Choosing Treatment Options

Most consumers do not have the scientific background to evaluate their treatment options, but they can still participate intelligently in decisions about their care. Specifically, they can

  • seek independent second opinions;
  • use information resources such as the patient-oriented version of the NCI's Physician Data Query (PDQ) system, which can be accessed by computer and describes (in nontechnical language) treatment options by type of cancer. Information is also available through telephone services operated by both NCI and the American Cancer Society (ACS) (Murphy et al., 1997);
  • enter systems of care that employ a comprehensive approach to cancer treatment and management. (Programs that emphasize patient education, adherence to evidence-based protocols, and use of multidisciplinary teams of providers have been shown to contribute to greater patient satisfaction and better health outcomes (Wagner et al., 1996); and
  • make use of an array of available consumer-oriented products that enable individuals with cancer to electronically access health educational materials, communicate with their providers and with individuals with cancer, and make more fully informed treatment decisions (CancerDesk, 1999; Gustafson et al., 1993).

Use of Quality Information by Consumers

There is evidence that the available quality information is not viewed by many consumers as relevant to their decision making (Hibbard and Jewett, 1997b). In one national survey, three-quarters of Americans said that they would opt to see a surgeon they know rather than one they do not, even if the alternative had much higher quality ratings. Also, although many Americans perceive great differences in the quality of care among health plans, hospitals, and doctors, relatively few are now using quality data to make health care choices (Kaiser Family Foundation, 1996). In many cases, consumer-oriented information is just not available for all of the decisions that a person with cancer may have to make—selecting a doctor, choosing among treatments, or finding a home health service, rehabilitation program, or hospice. The type of information needed about the quality of cancer care services can vary greatly by individual. The services important to the high-risk patient or person who has not yet been diagnosed are quite different from those important to a long-term cancer survivor.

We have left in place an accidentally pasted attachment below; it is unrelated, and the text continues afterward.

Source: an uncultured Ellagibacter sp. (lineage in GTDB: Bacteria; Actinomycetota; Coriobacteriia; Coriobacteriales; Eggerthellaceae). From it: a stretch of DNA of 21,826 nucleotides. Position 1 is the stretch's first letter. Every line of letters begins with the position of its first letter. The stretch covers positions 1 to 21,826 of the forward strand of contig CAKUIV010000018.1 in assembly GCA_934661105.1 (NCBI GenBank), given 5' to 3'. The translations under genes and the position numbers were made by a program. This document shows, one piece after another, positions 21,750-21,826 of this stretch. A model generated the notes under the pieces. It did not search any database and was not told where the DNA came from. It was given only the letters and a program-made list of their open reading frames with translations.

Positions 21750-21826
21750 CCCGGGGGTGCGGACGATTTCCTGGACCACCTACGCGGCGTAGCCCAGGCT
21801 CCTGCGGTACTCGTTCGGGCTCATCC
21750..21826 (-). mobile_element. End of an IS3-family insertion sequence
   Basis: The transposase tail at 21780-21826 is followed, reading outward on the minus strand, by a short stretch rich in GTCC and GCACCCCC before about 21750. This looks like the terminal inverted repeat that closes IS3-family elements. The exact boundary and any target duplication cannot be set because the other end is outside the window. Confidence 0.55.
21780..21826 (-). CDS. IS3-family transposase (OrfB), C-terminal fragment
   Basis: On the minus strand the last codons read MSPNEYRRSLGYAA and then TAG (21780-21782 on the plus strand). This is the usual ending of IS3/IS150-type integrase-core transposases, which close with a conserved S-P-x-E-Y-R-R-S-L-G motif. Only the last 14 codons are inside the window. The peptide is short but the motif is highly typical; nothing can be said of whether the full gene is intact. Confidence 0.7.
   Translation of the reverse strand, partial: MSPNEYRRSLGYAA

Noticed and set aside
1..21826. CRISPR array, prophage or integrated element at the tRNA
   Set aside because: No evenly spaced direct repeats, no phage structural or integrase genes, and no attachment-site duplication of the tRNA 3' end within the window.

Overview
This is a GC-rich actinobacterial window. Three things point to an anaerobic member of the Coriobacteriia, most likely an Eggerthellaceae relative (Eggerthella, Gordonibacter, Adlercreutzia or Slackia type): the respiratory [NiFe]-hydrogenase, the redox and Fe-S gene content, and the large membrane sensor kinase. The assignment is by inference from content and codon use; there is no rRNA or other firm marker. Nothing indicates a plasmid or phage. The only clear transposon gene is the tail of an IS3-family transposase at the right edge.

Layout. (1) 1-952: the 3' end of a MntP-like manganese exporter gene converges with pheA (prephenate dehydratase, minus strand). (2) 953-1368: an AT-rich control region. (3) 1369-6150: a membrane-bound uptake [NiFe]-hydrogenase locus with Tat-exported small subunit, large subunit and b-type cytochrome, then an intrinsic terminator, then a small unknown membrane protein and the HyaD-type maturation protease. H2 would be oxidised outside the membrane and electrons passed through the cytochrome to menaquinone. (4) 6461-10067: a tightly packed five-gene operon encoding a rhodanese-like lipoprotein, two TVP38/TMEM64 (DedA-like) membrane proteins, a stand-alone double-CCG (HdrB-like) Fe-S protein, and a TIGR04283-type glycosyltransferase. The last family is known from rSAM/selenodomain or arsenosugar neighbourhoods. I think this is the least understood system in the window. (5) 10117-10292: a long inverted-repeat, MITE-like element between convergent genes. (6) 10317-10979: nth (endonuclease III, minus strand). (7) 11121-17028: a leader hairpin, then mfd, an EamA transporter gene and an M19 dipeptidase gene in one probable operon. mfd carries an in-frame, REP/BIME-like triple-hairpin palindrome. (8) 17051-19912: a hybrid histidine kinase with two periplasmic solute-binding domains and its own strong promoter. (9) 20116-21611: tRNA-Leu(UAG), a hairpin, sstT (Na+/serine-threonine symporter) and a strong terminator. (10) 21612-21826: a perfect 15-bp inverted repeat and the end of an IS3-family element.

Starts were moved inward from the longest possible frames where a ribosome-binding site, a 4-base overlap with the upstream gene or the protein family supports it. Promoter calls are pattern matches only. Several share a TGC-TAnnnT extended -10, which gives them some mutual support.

Barriers to the use of quality information include the complexity of the task of evaluating health care quality, difficulties in understanding such information (e.g., high rates of functional illiteracy, non-English speakers), a lack of familiarity among the public with the workings of the health care system (e.g., most Americans do not understand the concept of managed care) and the way in which the organization of care might influence quality, and importantly, a paucity of user-friendly information (Hibbard et al., 1997b).

If large numbers of consumers do not use quality information directly, decisions at the intermediary level may offer important guidance to consumers (Hibbard et al., 1997c). Having a "thumbs-up" or "thumbs-down" rating from an influential group such as the American Association of Retired Persons (AARP) might be more useful for some consumers than detailed quality report cards. Awareness of quality issues in cancer care will likely increase as cancer advocacy groups

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